Capital city: Nelspruit
Population: 3,5 million
Surface area: 76 500 square km
Mpumalanga (the name means “Sunrise” or “Land of the Rising Sun”) extends from its border with Gauteng province to the national border with Mozambique and the kingdom of Swaziland. Mpumalanga is one of the main tourist areas in South Africa. It shares the Kruger National Park with Limpopo Province. The Kruger National Park is an immense nature reserve covering the same surface area as Wales, and is home to the so-called “Big Five” group of animals (leopard, lion, buffalo, rhino and elephant). In the park it is possible to stay in various types of accommodation, from camp-style to cottages. The Park is surrounded by a number of smaller game reserves, such as Timbavati, Manyeleti and Sabie Sand. These smaller parks also allow for good game viewing and fine accommodation.
Another attraction for tourists is the escarpment region, to the west of the Kruger Park. This escarpment is the boundary of the African continental plateau, and consists of a range of spectacular mountains and hair-raising cliffs. There is a road along the edge of the escarpment, and a drive along this road gives one panoramic views of the landscape. Landmarks include The Pinnacle, which is a gigantic column of granite, God’s Window, which is a vantage point situated 1000m (3300ft) above the ground at its foot, and the Lisbon Falls. The escarpment continures along the Blyde Canyon, which is 26km (about 15 miles) long and between 350m and 800m (1000ft and 2400ft) deep. Also on the drive are Bourke’s Luck Potholes, consisting of a collection of interesting rock formations that were formed by the abrasive effect of pebbles carried by flooding waters. The Blyderivierspoort Hiking Trail traverses the Canyon.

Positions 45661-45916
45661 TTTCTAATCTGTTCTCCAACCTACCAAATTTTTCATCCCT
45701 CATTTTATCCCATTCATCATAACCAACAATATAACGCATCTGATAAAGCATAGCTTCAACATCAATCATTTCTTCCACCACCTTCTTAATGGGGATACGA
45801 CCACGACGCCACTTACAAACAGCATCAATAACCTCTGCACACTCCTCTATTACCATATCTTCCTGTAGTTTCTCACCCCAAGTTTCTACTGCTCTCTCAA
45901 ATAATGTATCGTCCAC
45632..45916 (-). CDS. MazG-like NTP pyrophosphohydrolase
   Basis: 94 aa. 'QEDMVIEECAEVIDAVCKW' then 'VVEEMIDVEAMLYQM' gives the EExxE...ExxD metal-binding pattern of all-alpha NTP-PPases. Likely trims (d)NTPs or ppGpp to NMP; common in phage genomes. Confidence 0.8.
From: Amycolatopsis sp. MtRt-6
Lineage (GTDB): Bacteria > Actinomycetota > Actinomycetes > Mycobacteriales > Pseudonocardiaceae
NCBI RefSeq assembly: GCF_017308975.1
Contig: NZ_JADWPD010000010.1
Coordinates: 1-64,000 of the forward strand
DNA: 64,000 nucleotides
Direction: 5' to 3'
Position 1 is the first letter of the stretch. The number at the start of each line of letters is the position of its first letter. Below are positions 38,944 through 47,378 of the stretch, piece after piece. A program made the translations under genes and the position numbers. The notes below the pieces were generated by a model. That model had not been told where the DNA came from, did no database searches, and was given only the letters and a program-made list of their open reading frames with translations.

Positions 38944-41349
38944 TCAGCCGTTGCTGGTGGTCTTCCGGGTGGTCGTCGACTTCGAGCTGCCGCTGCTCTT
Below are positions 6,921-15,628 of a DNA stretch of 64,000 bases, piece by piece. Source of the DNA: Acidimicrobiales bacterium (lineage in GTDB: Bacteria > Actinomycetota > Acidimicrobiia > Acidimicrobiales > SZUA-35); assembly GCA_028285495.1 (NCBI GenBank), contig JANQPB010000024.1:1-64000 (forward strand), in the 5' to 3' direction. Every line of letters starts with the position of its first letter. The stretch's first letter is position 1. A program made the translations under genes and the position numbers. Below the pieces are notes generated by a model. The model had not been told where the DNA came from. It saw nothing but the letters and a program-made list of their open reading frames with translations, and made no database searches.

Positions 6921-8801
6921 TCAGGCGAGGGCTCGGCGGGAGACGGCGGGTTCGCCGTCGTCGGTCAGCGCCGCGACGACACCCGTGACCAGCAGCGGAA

Mpumalanga is host to a number of market towns, namely Sabie, Graskop (“Grassy Peak”), and Pilgrim’s Rest. Sabie is located adjacent to the Mauchsberg and Mount Anderson, while Graskop is a town devoted to forestry. Nelspruit has the Lowveld National Botanical Gardens, which specialises in cycads (prehistoric palm-like plants – a special licence is required to own them) and other sub-tropical plants.